“It’s so interesting, because the Commission on Presidential Debates seems to believe that it is OK to have an African-American president, but it is not OK to have a moderator from a minority group,” said Jorge Ramos during an interview with National Public Radio.

Since 1988, only three Black journalists have moderated debates presented by CPD. CNN’s Bernard Shaw moderated the 1988 presidential debate October 13, 1988 between then-Vice President George H.W. Bush and another former Massachusetts governor, Michael Dukakis. That debate was the most watched program that season with 67.3 million viewers, according to Nielsen Media Research.

In 1992, ABC anchor Carole Simpson became the first African-American woman to moderate a presidential debate when she took the stage for the contest between then-Arkansas Gov. Bill Clinton, President George H. W. Bush and Independent business tycoon Ross Perot.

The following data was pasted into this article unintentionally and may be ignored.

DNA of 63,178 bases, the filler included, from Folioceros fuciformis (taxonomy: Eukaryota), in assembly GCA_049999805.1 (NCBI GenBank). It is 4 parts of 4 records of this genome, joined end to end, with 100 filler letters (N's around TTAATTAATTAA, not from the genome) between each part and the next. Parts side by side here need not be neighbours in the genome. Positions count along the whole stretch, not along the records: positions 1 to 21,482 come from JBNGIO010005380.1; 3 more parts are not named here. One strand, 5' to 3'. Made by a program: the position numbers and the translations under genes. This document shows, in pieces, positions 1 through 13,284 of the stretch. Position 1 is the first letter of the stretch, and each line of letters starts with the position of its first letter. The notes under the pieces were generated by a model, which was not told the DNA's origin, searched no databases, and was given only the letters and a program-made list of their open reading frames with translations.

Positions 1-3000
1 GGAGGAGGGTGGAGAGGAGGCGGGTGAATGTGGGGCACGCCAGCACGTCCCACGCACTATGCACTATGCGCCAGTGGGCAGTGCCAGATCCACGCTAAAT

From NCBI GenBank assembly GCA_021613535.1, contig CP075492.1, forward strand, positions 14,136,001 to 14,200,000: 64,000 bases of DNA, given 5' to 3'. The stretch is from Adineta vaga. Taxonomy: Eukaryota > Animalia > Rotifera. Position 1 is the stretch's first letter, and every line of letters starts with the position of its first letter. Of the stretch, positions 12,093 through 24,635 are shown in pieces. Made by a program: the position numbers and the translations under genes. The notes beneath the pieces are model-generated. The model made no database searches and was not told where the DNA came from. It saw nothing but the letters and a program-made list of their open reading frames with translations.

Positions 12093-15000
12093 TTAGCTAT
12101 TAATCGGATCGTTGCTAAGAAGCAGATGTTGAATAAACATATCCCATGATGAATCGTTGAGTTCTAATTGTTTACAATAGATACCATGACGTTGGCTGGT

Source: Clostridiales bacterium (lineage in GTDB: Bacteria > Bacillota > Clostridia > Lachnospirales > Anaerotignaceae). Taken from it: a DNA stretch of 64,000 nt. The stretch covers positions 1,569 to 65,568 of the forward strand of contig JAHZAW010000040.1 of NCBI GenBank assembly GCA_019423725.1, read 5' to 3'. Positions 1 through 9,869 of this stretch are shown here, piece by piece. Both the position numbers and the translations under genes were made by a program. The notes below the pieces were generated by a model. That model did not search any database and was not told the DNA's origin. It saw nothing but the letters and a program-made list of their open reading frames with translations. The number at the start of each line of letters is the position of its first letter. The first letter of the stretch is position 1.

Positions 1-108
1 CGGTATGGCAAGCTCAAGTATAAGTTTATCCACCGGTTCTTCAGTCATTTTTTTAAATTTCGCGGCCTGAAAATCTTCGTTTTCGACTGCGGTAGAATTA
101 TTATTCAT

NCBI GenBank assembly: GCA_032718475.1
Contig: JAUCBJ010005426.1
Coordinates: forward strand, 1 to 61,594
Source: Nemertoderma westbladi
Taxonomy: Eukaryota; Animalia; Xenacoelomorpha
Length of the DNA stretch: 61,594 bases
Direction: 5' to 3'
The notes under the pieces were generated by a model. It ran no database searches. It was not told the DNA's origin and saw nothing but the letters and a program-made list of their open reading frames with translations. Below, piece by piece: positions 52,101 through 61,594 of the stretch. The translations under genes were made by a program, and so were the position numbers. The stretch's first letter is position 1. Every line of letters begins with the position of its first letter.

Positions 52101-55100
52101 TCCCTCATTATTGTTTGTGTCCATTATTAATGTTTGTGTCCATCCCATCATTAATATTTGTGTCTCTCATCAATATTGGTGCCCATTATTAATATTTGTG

Shaw returned to the post in 2000 to moderate the vice presidential debate between Senator Joseph Lieberman (D-Conn.) and Former Secretary of Defense Dick Cheney.

PBS anchor Gwen Ifill moderated the vice presidential debate in 2004 between Vice Cheney and Senator John Edwards (D-N.C.). In 2008, she repeated her performance for the contest between then-Senator Joe Biden (D-Del.) and Alaska Gov. Sarah Palin.

Black journalists have moderated just four debates, two presidential debates and two vice presidential debates, in 20 years. During the same period, PBS veteran news anchor Jim Lehrer moderated 10 presidential de­bates, including all three presidential debates in 2000 and one vice presidential debate.

This year, CNN chief political correspondent and host of “State of the Union” Candy Crowley will become the first woman in two decades to moderate a presidential debate. Crowley has big shoes to fill. Simpson also holds the record for the highest number of viewers for a presidential debate at 69.9 million.

Although the Joint Center for Political and Economic Studies, a nonprofit organization that advocates for public policy reform to improve communities of color, applauded the CPD for selecting Crowley to moderate one of the presidential debates, they questioned the commissions rationale for denying Univision’s request for a fourth debate in a letter written to Janet Brown, executive director for the Commission on Presidential Debates.